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Figure 3. Phylogenetic tree using recombination-free segment.

The cladogram summarizes the maximum clade credibility (MCC) tree including all subtype B integrases and the recombinant integrase sequences sharing the 500 bp subtype B segment. It shows reconstructions in “recombinant” and “non-recombinant” state transitions on a set of 5000 plausible trees by using the symmetric CTMC model for discrete character reconstruction with BEAST. Recombinant sequences are shown as thick branches, while asterisks at the tips of the MCC tree show sequences that share a breakpoint at position 4924. Branch lengths only help the visualization of transition events and are not proportional to either quantity of events or substitution per sites.

http://dx.doi.org/10.1371/journal.pone.0034324.g003

Relevant Integrase Polymorphisms

One hundred and thirty-two of the 157 patients (84.08%) had already been treated with at least 1 drug regimen (mean, 3; up to 13 distinct drug combinations), 85.6% of which were subjected to HAART. However, none of them received integrase inhibitors. Forty percent of the drug-naïve and 45.5% of the drug-treated patients had at least 1 RAL or EVG resistance-associated amino acid change, which were values lower than those recently found in the State of São Paulo [18]. No major resistance mutations (66I, 92Q, 140A/S, 143R/C, 147G, 148H/R/K, and 155H) were found. Half of the 16 subtype F integrases had minor resistance-associated mutations. V151I was the most frequent and found to be present in 65.2% (5/8) of the cases. The polymorphisms E138D, M154I, and S230N were also found in 1 sample each. Our single subtype C patient was drug-naïve and had no resistance-associated mutation. Likewise, V151I (25%) was the most common minor resistance mutation among the BF recombinant integrases, which also had 1 sample sporting M154I. In the subtype B samples, V151I was also the most frequent change in 23.3% of the patients. Interestingly, unlike the F and BF samples, S230N was the second most common mutation, present in 8.5% of the subtype B sequences. Other B resistance-associated mutations were L74M (0.8%), T97A (1.6%), E138K (0.8%), M154I (3.9%), M154L (0.8%), E157K (2.3%), G163R (3.1%), and I203M (3.1%). The complete list of polymorphisms is available in Table S2.

Selection Regimen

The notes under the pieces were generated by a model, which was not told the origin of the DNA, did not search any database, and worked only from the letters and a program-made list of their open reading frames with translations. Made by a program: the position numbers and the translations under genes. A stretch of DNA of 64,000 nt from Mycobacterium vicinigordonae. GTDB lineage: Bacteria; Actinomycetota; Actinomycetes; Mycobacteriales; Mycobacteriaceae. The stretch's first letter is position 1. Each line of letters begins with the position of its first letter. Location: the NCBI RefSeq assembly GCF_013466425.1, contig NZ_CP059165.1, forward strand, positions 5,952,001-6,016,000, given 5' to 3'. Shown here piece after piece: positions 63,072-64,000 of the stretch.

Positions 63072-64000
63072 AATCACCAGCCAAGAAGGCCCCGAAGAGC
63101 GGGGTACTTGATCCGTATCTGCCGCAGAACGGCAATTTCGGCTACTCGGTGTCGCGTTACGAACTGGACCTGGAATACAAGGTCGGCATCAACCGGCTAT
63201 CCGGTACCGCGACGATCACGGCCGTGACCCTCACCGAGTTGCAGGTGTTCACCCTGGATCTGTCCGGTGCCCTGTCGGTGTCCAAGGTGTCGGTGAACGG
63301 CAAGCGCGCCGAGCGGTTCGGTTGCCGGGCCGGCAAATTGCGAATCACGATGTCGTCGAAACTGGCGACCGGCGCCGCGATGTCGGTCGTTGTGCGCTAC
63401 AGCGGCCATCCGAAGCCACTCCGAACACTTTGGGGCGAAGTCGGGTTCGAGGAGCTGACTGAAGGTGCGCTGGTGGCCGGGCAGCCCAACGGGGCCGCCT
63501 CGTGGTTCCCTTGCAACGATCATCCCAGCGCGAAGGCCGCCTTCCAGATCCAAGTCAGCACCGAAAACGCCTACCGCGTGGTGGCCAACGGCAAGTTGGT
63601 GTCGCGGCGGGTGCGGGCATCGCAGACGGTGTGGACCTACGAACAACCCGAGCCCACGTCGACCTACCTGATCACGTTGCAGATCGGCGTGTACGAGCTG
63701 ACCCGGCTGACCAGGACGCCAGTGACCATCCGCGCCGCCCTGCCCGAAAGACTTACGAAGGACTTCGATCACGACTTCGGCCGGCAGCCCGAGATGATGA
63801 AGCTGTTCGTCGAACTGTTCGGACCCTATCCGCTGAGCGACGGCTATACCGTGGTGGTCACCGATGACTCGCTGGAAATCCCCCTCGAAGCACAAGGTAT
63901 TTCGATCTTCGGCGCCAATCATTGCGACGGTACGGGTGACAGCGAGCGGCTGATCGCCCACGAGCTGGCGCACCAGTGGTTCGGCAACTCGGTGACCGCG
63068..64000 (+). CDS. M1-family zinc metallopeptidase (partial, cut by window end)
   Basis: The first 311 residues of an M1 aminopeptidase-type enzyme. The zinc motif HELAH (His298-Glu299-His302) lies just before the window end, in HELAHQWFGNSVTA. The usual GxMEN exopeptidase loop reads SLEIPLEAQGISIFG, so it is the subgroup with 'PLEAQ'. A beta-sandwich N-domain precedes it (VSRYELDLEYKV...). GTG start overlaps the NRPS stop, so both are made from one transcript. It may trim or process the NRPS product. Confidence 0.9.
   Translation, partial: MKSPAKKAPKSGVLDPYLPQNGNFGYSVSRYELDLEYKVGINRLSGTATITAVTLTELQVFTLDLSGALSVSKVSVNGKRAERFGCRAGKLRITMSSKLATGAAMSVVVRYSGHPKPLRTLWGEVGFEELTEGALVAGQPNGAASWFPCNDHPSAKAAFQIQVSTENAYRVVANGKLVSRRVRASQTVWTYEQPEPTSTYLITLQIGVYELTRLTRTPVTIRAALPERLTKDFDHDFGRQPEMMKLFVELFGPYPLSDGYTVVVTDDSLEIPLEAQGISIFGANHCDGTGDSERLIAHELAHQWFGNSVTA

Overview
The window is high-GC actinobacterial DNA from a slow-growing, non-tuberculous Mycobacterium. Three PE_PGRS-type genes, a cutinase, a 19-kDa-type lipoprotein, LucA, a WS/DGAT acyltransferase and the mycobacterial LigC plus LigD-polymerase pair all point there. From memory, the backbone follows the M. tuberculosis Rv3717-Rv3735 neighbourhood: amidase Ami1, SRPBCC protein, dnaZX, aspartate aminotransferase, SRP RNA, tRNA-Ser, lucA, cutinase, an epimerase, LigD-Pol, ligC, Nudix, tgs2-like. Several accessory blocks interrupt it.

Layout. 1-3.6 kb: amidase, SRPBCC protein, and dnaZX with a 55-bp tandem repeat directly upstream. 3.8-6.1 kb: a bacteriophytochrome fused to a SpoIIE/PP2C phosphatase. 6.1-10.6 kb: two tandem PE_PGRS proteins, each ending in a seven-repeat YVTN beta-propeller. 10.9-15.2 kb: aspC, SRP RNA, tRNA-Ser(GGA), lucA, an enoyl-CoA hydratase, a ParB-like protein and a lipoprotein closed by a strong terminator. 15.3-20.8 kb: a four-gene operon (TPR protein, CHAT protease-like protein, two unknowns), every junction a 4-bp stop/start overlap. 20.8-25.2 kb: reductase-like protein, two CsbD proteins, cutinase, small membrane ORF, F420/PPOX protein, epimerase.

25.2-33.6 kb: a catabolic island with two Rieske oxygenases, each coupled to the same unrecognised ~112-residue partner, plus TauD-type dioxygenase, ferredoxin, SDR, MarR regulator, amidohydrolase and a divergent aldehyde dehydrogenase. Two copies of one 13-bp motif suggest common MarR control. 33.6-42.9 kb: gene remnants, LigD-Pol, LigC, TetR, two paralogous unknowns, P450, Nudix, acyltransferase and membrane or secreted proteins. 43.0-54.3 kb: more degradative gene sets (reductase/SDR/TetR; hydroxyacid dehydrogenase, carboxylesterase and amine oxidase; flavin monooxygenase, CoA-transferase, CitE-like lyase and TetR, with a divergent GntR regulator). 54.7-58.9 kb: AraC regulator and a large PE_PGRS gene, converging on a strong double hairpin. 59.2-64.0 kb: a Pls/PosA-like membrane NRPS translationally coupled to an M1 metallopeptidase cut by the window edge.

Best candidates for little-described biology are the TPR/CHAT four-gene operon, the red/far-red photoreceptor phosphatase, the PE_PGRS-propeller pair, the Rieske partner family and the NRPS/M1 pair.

Figure 1 shows the difference between non-synonymous (dN) and synonymous (dS) rates at each codon of the IN genes. Positive values indicate an excess of dN that is indicative of a directional or positive selection, while negative values indicate codons under higher dS rates, suggestive of purifying or negative selection. The extent of the differences indicates the strength of selection. Based only on dS values, it can be observed higher genetic diversity in the B portions of the mosaics, which is in agreement with the notion of a more recent introduction of the F on top of a B epidemic, possibly in concert with a fast spread of F alleles among the B population. The fact that most of the codon sites of the integrase had higher dS agrees with its functional relevance for viral replication revealed by the strong negative selection on deleterious changes. Nevertheless, several codon sites mainly in the subtype B were found under positive selection using the SLAC method, despite the fact that the integrase is relatively conserved compared to other HIV-1 genes. Some of the positively selected sites, such as residue 72 in the subtype B and F integrases and residues 151 and 201 in the subtype B, were further confirmed using FEL. Moreover, the subtype F integrases had 3 additional positively selected sites at the CCD. Subtype B, on the other hand, presented many positively selected sites, including residues with important biological functions, such as the active site loop (aa, 140) [11]. Interaction with human lens epithelium-derived growth factor (LEDGF/p75; aa: 161, 166, 168, and 171) [29], [30], DNA binding (aa, 163) [30], and the nuclear import signal (aa, 165 and 166) [31]. At the CTD, positive selection was found only in the subtype B integrase, including at the DNA binding sites (aa: 230, 234, and 284) [29]. At the NTD, the subtype B and subtype F had 2 positively selected sites (at residues: 17 and 24 and at residues 31 and 45, respectively). Furthermore, the most common BF integrase recombination profile (breakpoint at residue 232) preserved the positively selected NTD and CCD domains, and the subtype F conserved the DNA binding site at CTD. We also found that the B integrases (dSB = 14.42±1.88) had a 4.74 times higher rate of change estimated at silent sites (dS) compared to F integrases (dSF = 3.04±0.44) (dSB>dSF, with a probability of 5.9E-28 of being the same value given a Student's paired t-test, with a 2-tailed distribution). This huge difference entails a larger population size and possibly an earlier entry of the subtype B in our epidemics. The complete list of positively selected sites is available in Table S3.